Being me in the world
When I was pregnant with Dani, I developed Carpal Tunnel Syndrome, particularly in my right hand. It has bugged me ever since then – being worst when I was pregnant with Michael and also when I had Rubella (twice) and got arthralgia in my joints. I still often get it at night, mainly when I have been sleeping on my right side.
It has started bugging me more frequently. This morning, I couldn’t sleep because my arm was sore, even though I hadn’t been sleeping on it. I’m wondering if the swelling and injury to my right side, as well as the loss of lymph nodes under my right arm, aren’t just exacerbating the situation. Just another thing to make sure I don’t sleep well L
I keep thinking about the threat of lymphedema. Will I end up with a swollen arm that needs treatment and management? Is this part of the whole thing happening, anyway?
Again and again, I am reminded that this has been a helluva procedure and has taken a huge toll on my body.
Dani and I went paddling today. It was chilly and quite windy, but really lovely. I could only make 2kms, because my I seemed to be feeling tired – and my left shoulder was really sore. (If it’s not one side, then it’s the other…)
We went to supper at the Spur tonight. While we were sitting there, the others were discussing the whole thing about breast cancer and the different treatments. My cousin in Australia is having chemo for six months before they operate. Sarah asked why they don’t just do a double mastectomy. While the discussion was going on, I found myself getting very upset, because the way the ideas about removing a breast and having such radical surgery were just part of a conversation seemed wrong, somehow. It’s not a simple thing. It’s something really, really invasive, harsh and difficult to live through – and with.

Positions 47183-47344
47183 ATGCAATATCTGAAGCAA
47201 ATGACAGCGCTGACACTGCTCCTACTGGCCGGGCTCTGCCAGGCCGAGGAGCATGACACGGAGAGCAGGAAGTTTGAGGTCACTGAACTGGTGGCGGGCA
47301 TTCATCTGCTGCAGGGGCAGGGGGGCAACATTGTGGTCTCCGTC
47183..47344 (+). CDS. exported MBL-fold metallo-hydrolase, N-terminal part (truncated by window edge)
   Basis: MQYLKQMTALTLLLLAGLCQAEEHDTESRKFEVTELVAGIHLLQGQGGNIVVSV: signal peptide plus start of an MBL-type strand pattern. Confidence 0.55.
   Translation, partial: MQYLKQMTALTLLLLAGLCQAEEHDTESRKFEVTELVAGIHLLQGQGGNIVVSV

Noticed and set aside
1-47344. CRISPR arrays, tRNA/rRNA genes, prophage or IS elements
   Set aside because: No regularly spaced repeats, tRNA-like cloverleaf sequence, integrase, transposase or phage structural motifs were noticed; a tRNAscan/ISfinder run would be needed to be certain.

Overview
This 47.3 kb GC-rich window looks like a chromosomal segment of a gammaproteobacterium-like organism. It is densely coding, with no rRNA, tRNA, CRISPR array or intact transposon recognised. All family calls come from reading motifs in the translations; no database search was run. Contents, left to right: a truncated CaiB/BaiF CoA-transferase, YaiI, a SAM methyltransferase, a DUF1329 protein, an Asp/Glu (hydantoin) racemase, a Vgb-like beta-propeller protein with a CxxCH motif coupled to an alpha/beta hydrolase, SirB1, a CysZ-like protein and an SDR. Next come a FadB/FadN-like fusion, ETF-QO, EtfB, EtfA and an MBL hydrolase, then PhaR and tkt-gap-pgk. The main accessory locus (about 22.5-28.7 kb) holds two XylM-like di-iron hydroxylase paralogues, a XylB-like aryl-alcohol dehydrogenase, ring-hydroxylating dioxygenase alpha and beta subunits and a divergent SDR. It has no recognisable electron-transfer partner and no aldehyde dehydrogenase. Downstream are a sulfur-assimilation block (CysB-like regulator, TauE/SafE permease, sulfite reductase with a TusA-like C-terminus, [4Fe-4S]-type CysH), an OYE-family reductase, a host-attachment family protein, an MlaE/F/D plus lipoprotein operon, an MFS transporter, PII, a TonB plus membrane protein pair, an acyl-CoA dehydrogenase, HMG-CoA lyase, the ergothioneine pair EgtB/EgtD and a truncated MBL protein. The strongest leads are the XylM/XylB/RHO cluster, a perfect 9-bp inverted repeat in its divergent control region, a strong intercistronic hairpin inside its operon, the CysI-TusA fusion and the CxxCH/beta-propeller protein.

Even I can talk quite easily about having a mastectomy and not really dwell on the impact of the procedure. It’s when it kind of sneaks up on me that I become acutely aware of all the implications. And it’s upsetting to think that this is how it has to be forever.
The whole thing about timing and a person’s coping mechanisms is weird. I have felt the impact of the actual operations much more in the last number of weeks, now that I am a couple of months down the line, than I seemed to feel at the time. I think it is the fact that there was so much going on when I had the mastectomy and the drains and then chemo to deal with that I didn’t really have to face the idea of forever without a boob and looking and feeling like this.
It’s not about what it looks like to other people. I don’t actually think it’s that obvious that there is an imbalance in my anatomy, anyway, so most people won’t even notice. I don’t think most people would care anyway. It’s about what I see, what I know and how it has to be. The other day Daynia asked me why I don’t have a reconstruction one day. I’m pretty sure I never will, mostly because I just don’t want to go the route of having something foreign in my body that then gets infected. Also, even a false boob will not make me feel normal again.
Actually, I don’t have this great desire to have to have two boobs to be normal. For me, being ‘normal’ is more about how I feel and am able to get things done. The thing at the moment is that I find that I am computing the implications of the whole ‘cancer thing’ and what has been done to my body because of it. I am also coming to terms with it emotionally, mostly unconsciously. It just hits me.
No-one said the journey would be easy. No-one said how long it’s going to take. The important thing is to keep going, step-by-step, dealing with what happens as it happens. So much of this is unpredictable and I can only make sense of it as it as I go along.
Onward and upward.